More than five million people are now out of work in Spain – the highest rate in nearly 17 years.
According to official figures, the unemployment rate rose by 1.5 percent in the third quarter of 2011. The new figures show more than half of all 16-24 year-olds are without work.
It is another devastating blow to the country’s beleaguered economy which is expected to slide back into recession.
Outside a Madrid unemployment office, one man told how he was going to improve his fortunes: “I’ve been unemployed since July 2010 and I think I’ll leave Spain for the United States because there are no jobs here. We’re a family, we’re all jobless and there is not much money at home.”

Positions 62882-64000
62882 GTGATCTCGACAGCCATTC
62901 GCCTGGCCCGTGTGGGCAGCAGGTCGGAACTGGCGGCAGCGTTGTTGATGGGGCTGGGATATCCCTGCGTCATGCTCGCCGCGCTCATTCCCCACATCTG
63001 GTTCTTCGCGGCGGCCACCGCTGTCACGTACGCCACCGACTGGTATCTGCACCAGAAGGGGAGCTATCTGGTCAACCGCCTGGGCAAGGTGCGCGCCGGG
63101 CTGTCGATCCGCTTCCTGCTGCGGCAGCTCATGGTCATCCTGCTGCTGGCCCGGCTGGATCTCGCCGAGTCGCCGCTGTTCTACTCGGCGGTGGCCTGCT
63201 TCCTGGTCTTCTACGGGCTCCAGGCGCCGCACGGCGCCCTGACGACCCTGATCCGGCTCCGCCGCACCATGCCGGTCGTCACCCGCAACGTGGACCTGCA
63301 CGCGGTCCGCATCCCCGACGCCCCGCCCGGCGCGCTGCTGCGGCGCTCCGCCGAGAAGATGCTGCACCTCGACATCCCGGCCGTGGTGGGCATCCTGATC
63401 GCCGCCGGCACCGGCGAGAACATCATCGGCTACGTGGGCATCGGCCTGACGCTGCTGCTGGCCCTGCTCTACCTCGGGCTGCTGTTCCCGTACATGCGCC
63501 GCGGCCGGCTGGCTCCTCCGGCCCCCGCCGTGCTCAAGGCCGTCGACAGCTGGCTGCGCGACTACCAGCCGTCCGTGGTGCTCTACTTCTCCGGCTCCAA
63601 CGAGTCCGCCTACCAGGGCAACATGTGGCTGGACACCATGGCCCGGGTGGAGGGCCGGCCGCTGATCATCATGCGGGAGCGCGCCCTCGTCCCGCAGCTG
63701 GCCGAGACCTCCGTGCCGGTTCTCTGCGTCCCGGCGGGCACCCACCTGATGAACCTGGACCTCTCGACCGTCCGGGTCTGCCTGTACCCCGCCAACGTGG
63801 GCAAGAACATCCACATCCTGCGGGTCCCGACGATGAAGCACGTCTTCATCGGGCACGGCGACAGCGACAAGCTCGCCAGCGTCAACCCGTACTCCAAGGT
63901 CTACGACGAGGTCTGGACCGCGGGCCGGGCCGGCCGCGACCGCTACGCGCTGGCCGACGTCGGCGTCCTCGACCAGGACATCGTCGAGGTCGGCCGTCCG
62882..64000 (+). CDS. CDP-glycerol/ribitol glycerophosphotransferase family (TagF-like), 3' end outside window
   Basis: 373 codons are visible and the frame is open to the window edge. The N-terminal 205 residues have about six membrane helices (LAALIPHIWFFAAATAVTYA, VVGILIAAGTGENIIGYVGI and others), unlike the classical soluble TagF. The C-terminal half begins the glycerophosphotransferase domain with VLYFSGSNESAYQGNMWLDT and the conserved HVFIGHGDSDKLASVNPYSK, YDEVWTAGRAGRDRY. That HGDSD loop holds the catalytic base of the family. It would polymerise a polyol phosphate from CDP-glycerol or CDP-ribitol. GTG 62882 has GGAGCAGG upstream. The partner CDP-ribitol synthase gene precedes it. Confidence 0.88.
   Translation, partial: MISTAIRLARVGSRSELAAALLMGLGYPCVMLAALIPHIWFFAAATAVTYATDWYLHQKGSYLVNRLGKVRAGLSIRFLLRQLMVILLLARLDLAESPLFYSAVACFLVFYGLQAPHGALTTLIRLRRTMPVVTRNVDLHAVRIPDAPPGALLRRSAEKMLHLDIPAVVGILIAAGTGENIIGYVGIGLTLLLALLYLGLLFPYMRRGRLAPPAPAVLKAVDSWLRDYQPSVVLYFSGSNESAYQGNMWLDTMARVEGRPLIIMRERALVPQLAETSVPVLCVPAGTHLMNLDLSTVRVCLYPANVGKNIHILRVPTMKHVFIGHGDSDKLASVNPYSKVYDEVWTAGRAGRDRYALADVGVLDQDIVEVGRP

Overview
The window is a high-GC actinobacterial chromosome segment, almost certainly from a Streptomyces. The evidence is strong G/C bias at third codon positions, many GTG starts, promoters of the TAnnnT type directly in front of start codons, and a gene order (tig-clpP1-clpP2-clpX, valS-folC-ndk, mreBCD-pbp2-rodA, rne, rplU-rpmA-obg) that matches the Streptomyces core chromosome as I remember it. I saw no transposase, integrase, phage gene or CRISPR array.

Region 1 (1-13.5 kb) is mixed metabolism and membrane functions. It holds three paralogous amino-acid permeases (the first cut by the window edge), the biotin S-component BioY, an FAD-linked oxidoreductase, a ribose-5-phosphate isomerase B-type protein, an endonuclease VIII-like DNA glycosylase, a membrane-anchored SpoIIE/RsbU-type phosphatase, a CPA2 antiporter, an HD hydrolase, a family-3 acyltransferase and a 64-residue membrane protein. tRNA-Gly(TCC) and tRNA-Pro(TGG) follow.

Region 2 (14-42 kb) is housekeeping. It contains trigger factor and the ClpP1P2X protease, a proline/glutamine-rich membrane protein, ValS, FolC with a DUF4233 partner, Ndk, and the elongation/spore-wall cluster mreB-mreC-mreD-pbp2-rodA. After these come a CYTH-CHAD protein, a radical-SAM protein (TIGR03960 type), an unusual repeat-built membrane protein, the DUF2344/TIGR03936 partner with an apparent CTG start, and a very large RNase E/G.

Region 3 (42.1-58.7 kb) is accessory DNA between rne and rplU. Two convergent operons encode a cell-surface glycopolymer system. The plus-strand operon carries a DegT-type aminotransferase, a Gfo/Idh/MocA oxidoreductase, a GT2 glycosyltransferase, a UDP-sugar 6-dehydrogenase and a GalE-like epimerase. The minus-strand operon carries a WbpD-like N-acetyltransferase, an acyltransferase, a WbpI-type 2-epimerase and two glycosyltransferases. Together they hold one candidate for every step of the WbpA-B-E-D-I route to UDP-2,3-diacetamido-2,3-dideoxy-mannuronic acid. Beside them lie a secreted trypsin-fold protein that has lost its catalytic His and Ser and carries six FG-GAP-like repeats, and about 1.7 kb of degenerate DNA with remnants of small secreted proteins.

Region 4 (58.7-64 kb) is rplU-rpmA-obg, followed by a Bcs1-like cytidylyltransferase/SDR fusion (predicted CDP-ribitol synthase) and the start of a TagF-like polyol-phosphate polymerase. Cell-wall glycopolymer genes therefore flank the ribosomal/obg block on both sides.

The future appears bleak too, with the Bank of Spain predicting the country’s economy will shrink by another 1.5 percent this year.
Spain’s new ruling conservative Popular Party has pledged labour reforms to try and reverse the trend. Such action cannot come quickly enough. With austerity measures beginning to bite, tens of thousands of public sector workers have been staging almost daily protests against job cuts.
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